Jump to ContentJump to Main Navigation
Show Summary Details
More options …

Open Philosophy

Editor-in-Chief: Harman, Graham


Covered by:
DOAJ - Directory of Open Access Journals
ERIH PLUS

Open Access
Online
ISSN
2543-8875
See all formats and pricing
More options …

John Dewey’s Theory of Aesthetic Experience: Bridging the Gap Between Arts and Sciences

Raine Ruoppa
Published Online: 2019-03-22 | DOI: https://doi.org/10.1515/opphil-2019-0007

Abstract

John Dewey’s philosophical pragmatism offers a reformatory approach to the arduous relationship between natural sciences and humanities. The crucial issue, which Dewey sets himself to resolve, is the pre-Darwinian influence of classical philosophy upon various scholarly practices. Ancient background assumptions still today permeate a considerable proportion of academic research and argumentation on both sides of the debate. Even evolutionary accounts appear to be affected. In order to avoid the often implicit, but nonetheless problematic, consequences that ensue from such archaic premises, I examine Dewey’s reappraisal of the concepts of art, science and knowledge. An analysis of these key concepts renders it possible to understand the proper function of aesthetic experience. In this paper, natural constitution of an aesthetic experience, which carries one of the intrinsic relations between art and science, comprises the core of the proposed solution. Furthermore, establishment of an integral aesthetic connection forms a fruitful basis for further bridging of the gap between hard sciences and humanities.

Keywords: philosophical naturalism; pragmatism; John Dewey; aesthetics; natural evolution; cultural evolution; philosophy of science; epistemology; philosophy of art

References

  • Dewey, John. The Later Works of John Dewey, 1925-1953. Volume 1: 1925, Experience and Nature. Charlottesville, Virginia, U.S.A.; Carbondale and Edwardsville, Illinois, USA: InteLex Corp.; Southern Illinois University Press, 1985.Google Scholar

  • Dewey, John. The Later Works of John Dewey, 1925-1953. Volume 10: 1934, Art as Experience. Charlottesville, Virginia, U.S.A.; Carbondale and Edwardsville, Illinois, USA: InteLex Corp.; Southern Illinois University Press, 1985.Google Scholar

  • Dewey, John. The Later Works of John Dewey, 1925-1953. Volume 12: 1938, Logic: The Theory of Inquiry. Charlottesville, Virginia, U.S.A.; Carbondale and Edwardsville, Illinois, USA: InteLex Corp.; Southern Illinois University Press, 1985.Google Scholar

  • Dewey, John. The Later Works of John Dewey, 1925-1953. Volume 4: 1929, The Quest for Certainty. Charlottesville, Virginia, U.S.A.; Carbondale and Edwardsville, Illinois, USA: InteLex Corp.; Southern Illinois University Press, 1985.Google Scholar

  • Dewey, John. The Middle Works of John Dewey, 1899-1924. Volume 12: 1920, Essays, Reconstruction in Philosophy. Charlottesville, Virginia, U.S.A.; Carbondale and Edwardsville, Illinois, USA: InteLex Corp.; Southern Illinois University Press, 1972.Google Scholar

  • Donald, Merlin. A Mind So Rare: The Evolution of Human Consciousness. 1st ed edn. New York (NY): W.W. Norton, 2001.Google Scholar

  • Franks, David D. “Why We Need Neurosociology as Well as Social Neuroscience: Or—Why Role-Taking and Theory of Mind Are Different Concepts.” In Handbook of Neurosociology, edited by David D. Franks and Jonathan H. Turner, 27-32. Dordrecht: Springer Netherlands, 2013.Google Scholar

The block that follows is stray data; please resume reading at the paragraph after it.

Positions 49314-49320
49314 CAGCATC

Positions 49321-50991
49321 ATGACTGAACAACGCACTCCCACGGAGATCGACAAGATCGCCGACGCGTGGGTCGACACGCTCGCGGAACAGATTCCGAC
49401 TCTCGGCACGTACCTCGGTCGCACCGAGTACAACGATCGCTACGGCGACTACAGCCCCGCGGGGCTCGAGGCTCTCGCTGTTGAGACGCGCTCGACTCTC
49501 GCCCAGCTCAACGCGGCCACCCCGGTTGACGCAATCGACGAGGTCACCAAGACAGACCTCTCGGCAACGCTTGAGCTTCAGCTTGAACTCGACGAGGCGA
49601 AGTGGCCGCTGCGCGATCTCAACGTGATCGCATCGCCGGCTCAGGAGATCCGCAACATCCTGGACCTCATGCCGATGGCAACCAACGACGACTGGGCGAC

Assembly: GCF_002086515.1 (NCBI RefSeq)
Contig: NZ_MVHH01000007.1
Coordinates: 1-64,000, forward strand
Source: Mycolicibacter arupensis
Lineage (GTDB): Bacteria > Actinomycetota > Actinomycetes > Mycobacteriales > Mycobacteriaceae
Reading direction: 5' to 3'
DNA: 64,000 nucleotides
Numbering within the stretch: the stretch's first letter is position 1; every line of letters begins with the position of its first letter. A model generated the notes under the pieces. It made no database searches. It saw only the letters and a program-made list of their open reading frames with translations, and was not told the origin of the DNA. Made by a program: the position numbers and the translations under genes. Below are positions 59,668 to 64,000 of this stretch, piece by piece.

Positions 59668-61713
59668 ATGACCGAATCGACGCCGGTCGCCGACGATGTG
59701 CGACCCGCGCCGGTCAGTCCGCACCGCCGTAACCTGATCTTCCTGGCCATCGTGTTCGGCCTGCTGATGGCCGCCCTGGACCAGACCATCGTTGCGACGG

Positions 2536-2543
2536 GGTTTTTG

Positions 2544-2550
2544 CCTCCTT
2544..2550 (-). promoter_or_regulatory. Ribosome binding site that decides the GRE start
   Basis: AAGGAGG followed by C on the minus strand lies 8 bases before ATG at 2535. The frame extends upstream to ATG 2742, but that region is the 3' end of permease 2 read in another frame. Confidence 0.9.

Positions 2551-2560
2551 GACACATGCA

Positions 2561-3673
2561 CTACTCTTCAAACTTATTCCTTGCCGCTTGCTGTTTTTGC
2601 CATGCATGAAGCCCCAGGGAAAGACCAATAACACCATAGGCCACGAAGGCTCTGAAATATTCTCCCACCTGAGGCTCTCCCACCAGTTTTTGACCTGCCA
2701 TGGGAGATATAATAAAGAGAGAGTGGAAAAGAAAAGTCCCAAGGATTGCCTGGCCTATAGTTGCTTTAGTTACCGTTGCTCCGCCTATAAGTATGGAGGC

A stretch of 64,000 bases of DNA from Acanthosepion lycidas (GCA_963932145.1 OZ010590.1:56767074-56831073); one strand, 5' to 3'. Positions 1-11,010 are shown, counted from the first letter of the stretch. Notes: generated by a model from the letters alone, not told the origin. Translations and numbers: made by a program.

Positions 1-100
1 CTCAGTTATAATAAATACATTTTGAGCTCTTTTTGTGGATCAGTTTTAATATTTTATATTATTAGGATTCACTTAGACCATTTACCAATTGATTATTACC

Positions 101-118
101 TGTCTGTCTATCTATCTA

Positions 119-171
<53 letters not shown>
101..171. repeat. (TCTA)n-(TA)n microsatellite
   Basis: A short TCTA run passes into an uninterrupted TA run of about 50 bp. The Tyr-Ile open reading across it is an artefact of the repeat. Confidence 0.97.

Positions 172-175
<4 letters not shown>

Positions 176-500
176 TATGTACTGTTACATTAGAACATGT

• Gadamer, Hans-Georg. Truth and Method. 2nd ed edn. London: Sheed and Ward, 1979Google Scholar

  • Hirn, Yrjö. The Origins of Art: A Psychological & Sociological Inquiry. London: MacMillan, 1900.Google Scholar

  • Määttänen, Pentti. “Emotions, Values, and Aesthetic Perception.” New Ideas in Psychology volume 47 (2017), 91-96.Google Scholar

  • Määttänen, Pentti. “Emotionally Charged Aesthetic Experience.” In Aesthetics and the Embodied Mind: Beyond Art Theory and the Cartesian Mind-Body Dichotomy. Contributions To Phenomenology, vol. 73, edited by Scarinzi, Alfonsina, 85-99. Springer, Dordrecht, 2015.Google Scholar

  • Määttänen, Pentti. “Shusterman on Somatic Experience.” Action, Criticism, and Theory for Music Education. Volume 9, Issue 1 (2010), 55-66.Google Scholar

  • Määttänen, Pentti. Mind in Action: Experience and Embodied Cognition in Pragmatism. Cham: Springer, 2015.Web of ScienceGoogle Scholar

  • Määttänen, Pentti. Action and Experience; A Naturalistic Approach to Cognition. Suomalainen Tiedeakatemia, 1993.Google Scholar

  • Popp, Jerome A. Evolution’s First Philosopher: John Dewey and the Continuity of Nature. Albany: State University of New York Press, 2007.Google Scholar

  • Rampley, Matthew. The Seductions of Darwin: Art, Evolution, Neuroscience. University Park, Pennsylvania: Penn State University Press, 2017.Google Scholar

  • Solymoski, Tibor. “Can the Two Cultures Reconcile? Reconstruction and Neuropragmatism.” In Handbook of Neurosociology, edited by David D. Franks and Jonathan H. Turner, 83-97. Dordrecht: Springer Netherlands, 2013.Google Scholar

  • Wright, Georg Henrik von. Explanation and Understanding. London: Routledge and K. Paul, 1971.Google Scholar

About the article

Received: 2018-09-11

Accepted: 2019-01-28

Published Online: 2019-03-22

Published in Print: 2019-01-01


Citation Information: Open Philosophy, Volume 2, Issue 1, Pages 59–74, ISSN (Online) 2543-8875, DOI: https://doi.org/10.1515/opphil-2019-0007.

Export Citation

© 2019 Raine Ruoppa, published by De Gruyter Open. This work is licensed under the Creative Commons Attribution 4.0 Public License. BY 4.0

Comments (0)

Please log in or register to comment.
Log in